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How Real Canadian Superstore’s Jonathan Carroll Takes the Lead

Carroll talks taking the lead on food waste
jonathan carroll
Jonathan Carroll. Photography courtesy Loblaw

In Canadian Grocer’s new series, we’ll speak to people from across the industry about a specific project or initiative they led. You’ll hear from grocery leaders about their passions, how they tackle challenges, what they’ve learned and what keeps them motivated. Have a pitch? Send it to digital editor Jillian Morgan

Jonathan Carroll has been with Loblaw Companies for 15 years, where he is SVP of operations for Real Canadian Superstore. In addition to traveling across Canada in this capacity – and becoming a champion of local products – Carroll has taken on a project that is significant not only for the entire company, but communities, suppliers, consumers and the planet: food waste reduction.

“Our purpose at Loblaw is to help ‘Canadians Live Life Well,’” says Carroll, chair of Loblaw's Food Waste Reduction Committee. “Driven by this purpose, our approach to addressing ESG is focused on two priorities: fighting climate change and advancing social equity.” 

READ: Loblaw grocery brands partner with food recovery programs

Food waste is a significant contributor to greenhouse gas emissions and prevents healthy meals from reaching people facing food insecurity. Here, Carroll talks about taking the lead on food waste. 

Tell us about the goal behind Loblaw’s food waste reduction efforts

As a company, our goal is to send zero food waste to landfill by 2030. This goal extends to our full enterprise, including franchise and associate-owned store operations, as well as our supply chain.

What is a change the company has made towards this goal? 

We have long-standing partnerships with organizations like Food Banks Canada, Food Banks of Quebec and Second Harvest to help with our giving efforts. We have increased our support for food recovery programs across Canada, working with more partners in our communities to ensure edible food is donated to people in need. We’re also forming new and innovative partnerships with organizations such as Flashfood and Loop Resource. Flashfood is an app that connects consumers with great deals on groceries in surplus or nearing their best-before dates. Loop sends food not fit for human consumption to farms across Canada and to make animal feed and compost. And lastly, we partner with ZooShare, a biogas company in the Greater Toronto Area that transforms oil and other inedible products from our stores into electricity for the grid. To make the most of our partnerships, we leverage their expertise to implement effective food waste diversion strategies.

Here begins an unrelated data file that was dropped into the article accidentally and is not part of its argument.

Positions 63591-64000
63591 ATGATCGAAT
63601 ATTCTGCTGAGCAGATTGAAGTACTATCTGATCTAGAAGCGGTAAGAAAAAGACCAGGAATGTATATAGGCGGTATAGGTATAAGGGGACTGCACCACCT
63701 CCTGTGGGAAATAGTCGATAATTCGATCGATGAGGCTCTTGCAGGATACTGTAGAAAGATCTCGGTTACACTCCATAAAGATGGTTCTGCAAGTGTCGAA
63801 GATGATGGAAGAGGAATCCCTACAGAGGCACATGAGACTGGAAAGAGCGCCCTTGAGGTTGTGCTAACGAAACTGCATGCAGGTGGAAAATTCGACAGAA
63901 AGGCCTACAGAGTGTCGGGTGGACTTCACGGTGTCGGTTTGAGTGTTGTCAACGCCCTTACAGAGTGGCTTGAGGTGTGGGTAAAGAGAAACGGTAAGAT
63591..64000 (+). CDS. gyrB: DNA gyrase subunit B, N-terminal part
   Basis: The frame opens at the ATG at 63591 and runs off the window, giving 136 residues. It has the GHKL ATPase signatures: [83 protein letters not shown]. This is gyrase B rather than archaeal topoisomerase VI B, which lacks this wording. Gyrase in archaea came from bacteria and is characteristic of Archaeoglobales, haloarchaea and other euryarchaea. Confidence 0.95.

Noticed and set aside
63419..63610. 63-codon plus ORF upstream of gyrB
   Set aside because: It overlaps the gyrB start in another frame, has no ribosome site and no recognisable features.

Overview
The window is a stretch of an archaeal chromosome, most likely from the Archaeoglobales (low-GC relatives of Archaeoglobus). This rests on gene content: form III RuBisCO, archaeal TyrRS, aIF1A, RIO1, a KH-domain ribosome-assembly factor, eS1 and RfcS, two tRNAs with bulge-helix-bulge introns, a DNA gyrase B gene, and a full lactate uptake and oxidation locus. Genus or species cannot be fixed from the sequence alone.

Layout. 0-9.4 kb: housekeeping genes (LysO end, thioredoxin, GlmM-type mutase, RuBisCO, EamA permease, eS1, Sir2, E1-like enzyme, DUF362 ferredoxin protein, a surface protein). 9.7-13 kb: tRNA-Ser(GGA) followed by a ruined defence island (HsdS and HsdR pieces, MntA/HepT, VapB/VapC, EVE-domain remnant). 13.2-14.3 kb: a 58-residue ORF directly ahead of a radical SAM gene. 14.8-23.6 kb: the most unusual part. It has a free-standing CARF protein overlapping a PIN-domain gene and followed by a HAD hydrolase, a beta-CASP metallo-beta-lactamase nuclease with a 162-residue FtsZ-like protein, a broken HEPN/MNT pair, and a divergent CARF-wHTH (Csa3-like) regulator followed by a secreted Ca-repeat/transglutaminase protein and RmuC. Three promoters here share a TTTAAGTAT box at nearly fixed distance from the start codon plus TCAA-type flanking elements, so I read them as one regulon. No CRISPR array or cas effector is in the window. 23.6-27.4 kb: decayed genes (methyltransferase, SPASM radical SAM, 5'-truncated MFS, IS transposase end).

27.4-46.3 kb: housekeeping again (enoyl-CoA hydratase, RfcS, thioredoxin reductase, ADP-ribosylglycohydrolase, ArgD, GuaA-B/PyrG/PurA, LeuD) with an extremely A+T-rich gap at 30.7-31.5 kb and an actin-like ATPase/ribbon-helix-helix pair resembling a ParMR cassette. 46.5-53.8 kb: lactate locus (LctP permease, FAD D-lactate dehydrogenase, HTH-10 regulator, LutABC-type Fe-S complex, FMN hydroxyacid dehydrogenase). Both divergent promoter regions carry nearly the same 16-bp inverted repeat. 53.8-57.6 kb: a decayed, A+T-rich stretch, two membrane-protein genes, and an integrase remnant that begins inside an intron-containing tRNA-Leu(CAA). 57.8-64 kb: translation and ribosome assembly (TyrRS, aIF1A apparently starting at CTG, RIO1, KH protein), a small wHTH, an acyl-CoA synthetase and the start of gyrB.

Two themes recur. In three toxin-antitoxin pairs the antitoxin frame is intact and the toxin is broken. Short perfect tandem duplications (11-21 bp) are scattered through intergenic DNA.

READ: Loblaw, Flashfood mark milestone in partnership to reduce food waste

What did this project need to get right from the start?  

We have four areas of focus: engage and inspire our colleagues; data and reporting; drive donations; and supply chain. To engage and inspire our employees, we wanted to make them active participants in our mission, to inspire them to take a personal interest in reducing food waste in their community. To do this, we organized live training and education sessions with our donation partners Second Harvest, Food Banks Canada and Food Banks of Quebec. In 2023, we also created an e-learning module to educate colleagues on in-store practices including donation best practices and our various food waste diversion programs. We also knew that data and reporting would be paramount to our success. We established a tracking system to help us monitor and report our progress. The data can help us identify what's working and what needs improvement. This includes a food waste dashboard to help us track scrapping diversion and disposal rates at each store. To drive donations, in 2022, 100% of our eligible stores and distribution centres were matched with a local food bank or food recovery agency. When it comes to supply chain, we knew we needed to reduce excess inventory. That’s why we’ve adopted a proactive upstream mitigation approach which involves the implementation of an advanced inventory management ecosystem to enhance forecasting accuracy, improve visibility and reduce lead times from vendors to customers.